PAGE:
The Moving Finger writes; and, having writ,
Moves on: nor all your Piety nor Wit
Shall lure it back to cancel half a Line,
Nor all your Tears wash out a Word of it.
Omar Khayyam Club
Edward FitzGerald was born just outside Woodbridge in 1809 and lived most of his life in the area. He rented rooms above a gunsmith shop on Market Hill just a few doors up from The Bull from 1860 to 1873 – presumably for easy access to The Bull as his main residence was Farlingaye Hall in Haskerton at the time.
Edward was a regular visitor and a good friend of the landlord at the time, John Grout. He often hosted his friends from the world of art and literary at The Bull Inn - famous friends that were hosted by Edward at The Bull include the Poet Laureate, Alfred, Lord Tennyson.
The Bull also frequently hosted the so called ‘Woodbridge Wits’ whose chief members included Bernhard Barton (famous Quaker poet), Thomas Churchyard (landscape painter) and George Crabbe (Reverend, writer and son of the same poet with the same name) and you can be sure much inspiration was taken for his work whilst enjoying the local ale.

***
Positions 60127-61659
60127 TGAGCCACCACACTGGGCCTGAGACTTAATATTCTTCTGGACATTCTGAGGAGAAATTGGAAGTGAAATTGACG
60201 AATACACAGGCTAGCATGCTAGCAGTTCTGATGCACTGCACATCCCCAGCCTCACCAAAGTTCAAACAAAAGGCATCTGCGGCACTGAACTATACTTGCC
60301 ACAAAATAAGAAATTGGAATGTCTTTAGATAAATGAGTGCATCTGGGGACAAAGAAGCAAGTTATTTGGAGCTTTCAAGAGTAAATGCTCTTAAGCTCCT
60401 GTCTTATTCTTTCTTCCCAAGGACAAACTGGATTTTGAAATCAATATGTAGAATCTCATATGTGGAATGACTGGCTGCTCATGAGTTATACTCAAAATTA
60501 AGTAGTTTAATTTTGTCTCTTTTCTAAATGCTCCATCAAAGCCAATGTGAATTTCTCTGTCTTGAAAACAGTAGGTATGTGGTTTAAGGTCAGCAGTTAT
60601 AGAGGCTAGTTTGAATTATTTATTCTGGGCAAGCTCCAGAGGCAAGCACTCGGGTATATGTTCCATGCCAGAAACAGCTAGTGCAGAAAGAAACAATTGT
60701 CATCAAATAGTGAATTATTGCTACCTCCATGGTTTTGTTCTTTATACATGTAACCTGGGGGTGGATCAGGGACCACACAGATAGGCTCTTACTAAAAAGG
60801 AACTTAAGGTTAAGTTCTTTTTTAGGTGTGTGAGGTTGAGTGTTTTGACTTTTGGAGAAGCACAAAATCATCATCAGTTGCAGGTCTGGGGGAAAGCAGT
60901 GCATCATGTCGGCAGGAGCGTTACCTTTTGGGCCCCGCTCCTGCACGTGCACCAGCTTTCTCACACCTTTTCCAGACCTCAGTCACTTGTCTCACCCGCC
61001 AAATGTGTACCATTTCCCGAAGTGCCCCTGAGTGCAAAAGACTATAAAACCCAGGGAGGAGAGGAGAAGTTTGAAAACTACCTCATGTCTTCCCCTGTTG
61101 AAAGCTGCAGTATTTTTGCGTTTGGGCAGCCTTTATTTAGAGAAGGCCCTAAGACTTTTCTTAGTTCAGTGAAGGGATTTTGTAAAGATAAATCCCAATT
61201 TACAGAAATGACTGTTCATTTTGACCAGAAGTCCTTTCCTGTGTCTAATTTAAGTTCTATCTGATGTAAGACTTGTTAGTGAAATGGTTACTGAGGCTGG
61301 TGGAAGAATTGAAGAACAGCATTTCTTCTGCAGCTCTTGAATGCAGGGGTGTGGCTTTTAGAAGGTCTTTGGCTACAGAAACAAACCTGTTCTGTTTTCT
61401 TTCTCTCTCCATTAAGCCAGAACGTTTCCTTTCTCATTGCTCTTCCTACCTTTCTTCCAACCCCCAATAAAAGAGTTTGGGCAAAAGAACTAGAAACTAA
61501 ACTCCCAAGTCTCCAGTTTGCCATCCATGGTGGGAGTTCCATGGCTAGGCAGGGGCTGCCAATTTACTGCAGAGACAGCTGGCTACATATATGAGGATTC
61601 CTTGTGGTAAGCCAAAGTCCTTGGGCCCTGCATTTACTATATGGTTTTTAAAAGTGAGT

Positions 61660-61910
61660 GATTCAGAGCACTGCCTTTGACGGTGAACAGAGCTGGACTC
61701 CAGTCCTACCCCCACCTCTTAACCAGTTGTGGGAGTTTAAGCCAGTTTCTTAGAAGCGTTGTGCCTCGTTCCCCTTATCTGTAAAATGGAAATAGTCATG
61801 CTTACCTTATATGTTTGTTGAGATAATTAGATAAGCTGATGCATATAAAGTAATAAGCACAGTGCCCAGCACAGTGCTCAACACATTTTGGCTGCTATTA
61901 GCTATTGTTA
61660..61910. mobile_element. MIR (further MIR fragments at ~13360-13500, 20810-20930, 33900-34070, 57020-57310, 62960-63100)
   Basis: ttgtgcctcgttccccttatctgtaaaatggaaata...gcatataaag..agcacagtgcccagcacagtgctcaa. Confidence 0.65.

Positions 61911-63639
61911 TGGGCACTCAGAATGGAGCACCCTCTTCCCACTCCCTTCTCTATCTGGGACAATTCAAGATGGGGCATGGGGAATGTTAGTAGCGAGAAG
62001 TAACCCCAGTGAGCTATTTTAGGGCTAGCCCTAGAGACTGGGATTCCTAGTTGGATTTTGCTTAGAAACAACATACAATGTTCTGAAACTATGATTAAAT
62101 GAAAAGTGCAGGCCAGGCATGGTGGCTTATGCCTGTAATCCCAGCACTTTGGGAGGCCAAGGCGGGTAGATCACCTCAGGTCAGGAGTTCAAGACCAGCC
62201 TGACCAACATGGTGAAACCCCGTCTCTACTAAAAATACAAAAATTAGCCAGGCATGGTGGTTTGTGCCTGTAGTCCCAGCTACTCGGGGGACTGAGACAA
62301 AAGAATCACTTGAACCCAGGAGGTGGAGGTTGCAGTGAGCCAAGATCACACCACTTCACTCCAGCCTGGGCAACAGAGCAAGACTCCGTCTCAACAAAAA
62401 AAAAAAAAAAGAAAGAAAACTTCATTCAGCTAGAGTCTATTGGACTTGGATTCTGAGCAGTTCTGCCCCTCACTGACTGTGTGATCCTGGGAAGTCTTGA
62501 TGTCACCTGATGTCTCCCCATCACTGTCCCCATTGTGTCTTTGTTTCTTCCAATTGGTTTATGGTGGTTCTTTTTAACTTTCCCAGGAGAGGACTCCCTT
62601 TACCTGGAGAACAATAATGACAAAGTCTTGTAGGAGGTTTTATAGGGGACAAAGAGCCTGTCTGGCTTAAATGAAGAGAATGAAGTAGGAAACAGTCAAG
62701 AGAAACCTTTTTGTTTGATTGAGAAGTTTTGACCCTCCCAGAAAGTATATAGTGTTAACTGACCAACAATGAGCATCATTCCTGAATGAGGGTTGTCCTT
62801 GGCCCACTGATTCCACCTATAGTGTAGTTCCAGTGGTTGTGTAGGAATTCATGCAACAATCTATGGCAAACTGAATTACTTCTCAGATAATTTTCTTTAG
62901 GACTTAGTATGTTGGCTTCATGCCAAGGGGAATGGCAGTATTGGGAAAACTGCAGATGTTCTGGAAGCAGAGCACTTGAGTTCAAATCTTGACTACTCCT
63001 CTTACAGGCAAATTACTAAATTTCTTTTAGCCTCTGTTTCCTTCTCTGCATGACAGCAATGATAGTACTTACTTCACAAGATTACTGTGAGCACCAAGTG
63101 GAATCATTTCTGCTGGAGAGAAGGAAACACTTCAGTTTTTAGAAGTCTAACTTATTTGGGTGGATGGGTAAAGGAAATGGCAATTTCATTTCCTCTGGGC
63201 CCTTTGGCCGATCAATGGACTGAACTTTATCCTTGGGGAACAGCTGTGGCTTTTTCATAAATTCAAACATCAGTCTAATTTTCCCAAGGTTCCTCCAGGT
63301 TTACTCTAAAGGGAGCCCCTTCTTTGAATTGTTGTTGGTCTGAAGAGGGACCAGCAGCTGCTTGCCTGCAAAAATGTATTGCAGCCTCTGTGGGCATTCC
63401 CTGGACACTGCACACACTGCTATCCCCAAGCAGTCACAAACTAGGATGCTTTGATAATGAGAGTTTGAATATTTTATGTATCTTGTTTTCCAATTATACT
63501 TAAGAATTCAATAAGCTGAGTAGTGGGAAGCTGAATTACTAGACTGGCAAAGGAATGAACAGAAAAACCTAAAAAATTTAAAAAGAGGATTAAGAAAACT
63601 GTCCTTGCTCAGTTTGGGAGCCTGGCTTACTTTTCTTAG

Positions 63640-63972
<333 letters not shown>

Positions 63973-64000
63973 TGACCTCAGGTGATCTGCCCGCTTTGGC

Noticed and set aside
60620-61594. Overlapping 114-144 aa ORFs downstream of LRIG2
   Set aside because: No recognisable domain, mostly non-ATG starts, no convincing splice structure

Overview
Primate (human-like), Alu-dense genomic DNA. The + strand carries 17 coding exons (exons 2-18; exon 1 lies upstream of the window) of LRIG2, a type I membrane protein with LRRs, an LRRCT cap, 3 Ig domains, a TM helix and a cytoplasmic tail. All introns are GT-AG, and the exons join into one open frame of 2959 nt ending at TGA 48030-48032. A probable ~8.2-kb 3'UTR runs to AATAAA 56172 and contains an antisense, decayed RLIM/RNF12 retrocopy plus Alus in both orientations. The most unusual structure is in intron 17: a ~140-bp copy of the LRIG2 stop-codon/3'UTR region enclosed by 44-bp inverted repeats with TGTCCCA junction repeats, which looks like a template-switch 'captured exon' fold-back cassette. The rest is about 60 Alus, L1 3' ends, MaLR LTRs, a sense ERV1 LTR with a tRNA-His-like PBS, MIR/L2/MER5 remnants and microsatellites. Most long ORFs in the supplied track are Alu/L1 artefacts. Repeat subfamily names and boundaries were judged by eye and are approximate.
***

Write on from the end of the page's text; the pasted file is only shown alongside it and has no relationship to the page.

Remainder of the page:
Edward FitzGerald has been frequently referred to as the ‘Bard of Suffolk’ and by far his most famous work was the translation of the Rubaiyat by Omar Khayyam. The book achieved cult status in the late 19th and early 20th century. So much so, the London Omar Khayyam Club was founded on October 13, 1892 – apart from a few years during the first world war, the club met at least once every year until recently. There are now many clubs around the world including the Omar Khayaam Club of America which was founded on 31st March 1900.
The club's annual dinner was held around the 31st March (Edward FitzGerald’s birthday) at The Saville Club. It was custom to hold summer dinners outside London and these were often at The Bull and several menus still exist.
The UK version of the Omar Khayyam Club seems to have waned in recent years. As a result, we aim to resurrect The Omar Khayyam Club at The Bull in Woodbridge and the home of Edward FitzGerald where he wiled away his time with his literary friends and fellow artists.
It is our aim to host an an annual dinner on the Saturday on or immediately preceding the 31st March.
If you are interested in becoming a member, or attending the dinner, please contact us - we would love to hear from you.
Drink! for you know not whence you came nor why;
Drink! for you know not why you go,
Wake! For the sun, who scattered into flight
The stars before him from the field of night
Drives night along with them from Heaven, and strikes
The Sultan's turret with a shaft of light
And lately by the Tavern Door agape,
Came stealing through the Dusk an Angel Shape,
Bearing a Vessel on His Shoulder; and
He bid me taste of it; and 'twas - the Grape!